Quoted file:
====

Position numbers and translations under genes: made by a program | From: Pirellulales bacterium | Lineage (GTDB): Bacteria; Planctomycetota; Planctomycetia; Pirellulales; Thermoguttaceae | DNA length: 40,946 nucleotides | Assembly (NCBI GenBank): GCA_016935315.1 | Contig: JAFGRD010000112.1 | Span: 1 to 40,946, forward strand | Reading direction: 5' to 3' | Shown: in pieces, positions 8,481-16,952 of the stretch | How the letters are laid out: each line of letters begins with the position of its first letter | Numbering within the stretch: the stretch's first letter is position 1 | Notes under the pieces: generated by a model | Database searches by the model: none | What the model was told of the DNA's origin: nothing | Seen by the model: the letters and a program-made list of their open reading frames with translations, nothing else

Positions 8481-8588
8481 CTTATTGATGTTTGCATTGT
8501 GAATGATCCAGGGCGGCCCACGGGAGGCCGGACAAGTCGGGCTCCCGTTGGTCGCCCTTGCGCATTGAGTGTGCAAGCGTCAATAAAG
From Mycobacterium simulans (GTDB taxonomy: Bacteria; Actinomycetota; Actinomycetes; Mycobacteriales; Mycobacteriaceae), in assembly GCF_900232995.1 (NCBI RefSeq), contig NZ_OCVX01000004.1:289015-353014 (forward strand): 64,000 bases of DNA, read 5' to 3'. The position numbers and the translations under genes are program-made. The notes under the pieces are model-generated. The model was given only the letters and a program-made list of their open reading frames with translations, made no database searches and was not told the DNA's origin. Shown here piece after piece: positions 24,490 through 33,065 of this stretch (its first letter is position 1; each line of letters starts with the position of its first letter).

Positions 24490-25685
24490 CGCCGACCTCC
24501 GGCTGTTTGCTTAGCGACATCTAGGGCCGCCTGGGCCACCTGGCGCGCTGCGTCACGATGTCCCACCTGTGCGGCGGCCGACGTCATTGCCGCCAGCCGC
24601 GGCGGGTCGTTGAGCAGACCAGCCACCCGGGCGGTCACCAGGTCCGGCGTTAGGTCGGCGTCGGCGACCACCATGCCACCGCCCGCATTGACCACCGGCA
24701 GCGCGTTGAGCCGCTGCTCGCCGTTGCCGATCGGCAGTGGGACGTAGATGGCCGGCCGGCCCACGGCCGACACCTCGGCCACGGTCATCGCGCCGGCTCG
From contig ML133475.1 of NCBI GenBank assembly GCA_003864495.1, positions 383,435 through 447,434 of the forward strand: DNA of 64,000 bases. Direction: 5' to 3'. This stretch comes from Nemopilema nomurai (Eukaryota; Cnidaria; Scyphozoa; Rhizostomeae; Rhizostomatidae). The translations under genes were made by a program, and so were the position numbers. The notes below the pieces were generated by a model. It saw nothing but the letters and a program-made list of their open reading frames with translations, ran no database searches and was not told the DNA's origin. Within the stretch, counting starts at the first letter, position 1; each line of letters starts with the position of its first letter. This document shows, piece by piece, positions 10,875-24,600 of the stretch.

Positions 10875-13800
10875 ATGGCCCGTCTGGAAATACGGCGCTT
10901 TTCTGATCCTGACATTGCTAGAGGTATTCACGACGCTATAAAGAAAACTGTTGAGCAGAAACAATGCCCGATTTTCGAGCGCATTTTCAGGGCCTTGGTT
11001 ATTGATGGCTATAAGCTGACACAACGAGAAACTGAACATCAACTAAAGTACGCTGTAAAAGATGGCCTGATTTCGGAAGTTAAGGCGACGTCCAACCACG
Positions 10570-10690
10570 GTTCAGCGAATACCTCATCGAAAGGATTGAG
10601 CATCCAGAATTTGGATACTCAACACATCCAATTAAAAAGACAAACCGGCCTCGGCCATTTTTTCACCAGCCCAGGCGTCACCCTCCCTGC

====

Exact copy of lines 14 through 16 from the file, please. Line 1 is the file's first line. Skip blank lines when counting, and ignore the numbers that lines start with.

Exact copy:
10901 TTCTGATCCTGACATTGCTAGAGGTATTCACGACGCTATAAAGAAAACTGTTGAGCAGAAACAATGCCCGATTTTCGAGCGCATTTTCAGGGCCTTGGTT
11001 ATTGATGGCTATAAGCTGACACAACGAGAAACTGAACATCAACTAAAGTACGCTGTAAAAGATGGCCTGATTTCGGAAGTTAAGGCGACGTCCAACCACG
Positions 10570-10690